1. It will be necessary to inspire her to continue to persevere in her devotion and the exercise of good works and of disposition, in not permitting a week to pass, to give away some part of her overplus, in honor of Jesus Christ, of the Holy Virgin and of the Saint she has chosen for her patron; giving this to the poor of the Society or for the ornamenting of its churches, until she has absolutely disposed of the first fruits of her property as in other times did the Egyptians.
2. When the widows, the more generally to practice their alms, must be given to know with perseverance, their liberality in favor of the Society; and they are to be assured that they are participants in all the merits of the same, and of the particular indulgences of the Provincial; and if they are persons of much consideration, of the General of the Order.
3. The widows who having made vows of chastity, it will be necessary for them to renew them twice per annum, conforming to the custom that we have established; but permitting them notwithstanding, that day some honest freedom from restraint by our fathers.
4. They must be frequently visited, treating them agreeably; referring them to spiritual and diverting histories, conformable to the character and inclination of each one.
5. But that they may not abate, we must not use too much rigor with them in the confessional; that it may not be, that they by having empowered others of their benevolence, that we do not lose confidence of recovering their adhesion, having to proceed in all cases with great skill and caution, being aware of the inconstancy natural to woman.
6. It is necessary to have them do away with the habit of frequenting other churches, in particular those of convents; for which it is necessary to often remind them, that in our Order there are possessed many indulgences that are to be obtained only partially by all the other religious corporations.
7. To those who may be found in the case of the garb of mourning, they will be counselled to dress a little more agreeable, that they may at the same time, unite the aspect of mourning with that of adornment, to draw them away from the idea of being found directed by a man who has become a stranger to the world. Also with such, that they may not be very much endangered, or particularly exposed to volubility, we can concede to them, as if they maintained their consequence and liberality, for and with the Society, that which drives sensuality away from them, being with moderation and without scandal.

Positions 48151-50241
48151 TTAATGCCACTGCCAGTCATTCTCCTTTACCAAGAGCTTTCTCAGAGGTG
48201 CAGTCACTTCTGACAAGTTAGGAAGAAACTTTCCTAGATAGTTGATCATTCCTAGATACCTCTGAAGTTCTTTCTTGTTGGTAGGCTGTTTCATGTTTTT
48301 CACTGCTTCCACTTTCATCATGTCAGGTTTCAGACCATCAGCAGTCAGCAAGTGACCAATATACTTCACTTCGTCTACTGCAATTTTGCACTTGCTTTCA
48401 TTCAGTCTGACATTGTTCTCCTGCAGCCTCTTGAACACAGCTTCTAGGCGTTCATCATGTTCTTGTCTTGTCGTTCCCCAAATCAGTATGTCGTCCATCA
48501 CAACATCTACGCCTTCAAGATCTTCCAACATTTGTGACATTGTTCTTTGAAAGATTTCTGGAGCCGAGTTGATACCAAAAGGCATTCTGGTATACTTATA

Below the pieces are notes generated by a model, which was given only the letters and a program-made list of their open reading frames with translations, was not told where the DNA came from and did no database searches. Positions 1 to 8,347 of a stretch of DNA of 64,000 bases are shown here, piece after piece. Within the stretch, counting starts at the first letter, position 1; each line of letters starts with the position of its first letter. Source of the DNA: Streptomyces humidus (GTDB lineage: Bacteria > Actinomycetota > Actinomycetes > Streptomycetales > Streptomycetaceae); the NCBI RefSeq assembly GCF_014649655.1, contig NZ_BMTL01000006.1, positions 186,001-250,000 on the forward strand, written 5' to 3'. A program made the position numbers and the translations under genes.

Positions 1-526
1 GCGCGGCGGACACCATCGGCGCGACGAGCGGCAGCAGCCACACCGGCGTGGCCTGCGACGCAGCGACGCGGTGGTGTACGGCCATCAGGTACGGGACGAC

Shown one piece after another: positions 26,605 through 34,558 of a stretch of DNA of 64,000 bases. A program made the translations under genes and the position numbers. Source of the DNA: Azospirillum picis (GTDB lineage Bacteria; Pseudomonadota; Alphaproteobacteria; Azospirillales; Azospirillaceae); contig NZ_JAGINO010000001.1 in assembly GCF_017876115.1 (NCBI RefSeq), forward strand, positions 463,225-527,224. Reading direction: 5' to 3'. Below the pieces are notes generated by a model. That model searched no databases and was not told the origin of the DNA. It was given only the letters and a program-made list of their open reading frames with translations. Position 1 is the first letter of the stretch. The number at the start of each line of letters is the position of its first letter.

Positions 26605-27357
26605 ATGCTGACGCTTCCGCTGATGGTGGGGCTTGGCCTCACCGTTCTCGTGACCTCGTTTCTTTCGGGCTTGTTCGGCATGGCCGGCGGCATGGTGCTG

8. We must manage that in the houses of the widows there shall be honorable young ladies, of rich and noble families; that little by little they become accustomed to our direction and mode of life; and that they are given a director elected and established by the confessor of the family, to be permanently and always subject to all the reprehensions and habits of the Society; and if any do not wish to submit to all they must be sent to the houses of their fathers, or to those from which they were brought, accusing them directly of extravagance and of glaring and stained character.
9. The care of the health of the widows, and to proportion some amusement, it is not the least important that we should care for their salvation; and so, if they complain of some indisposition, we must prohibit the fast, the hair cloth girdle, and the discipline, without permitting them to go to church; further continue the direction, cautiously and secretly with such, that they may be examined in their houses; if they are given admission into the garden, and edifice of the college, with secrecy; and if they consent to converse and secretly entertain with those that they prefer.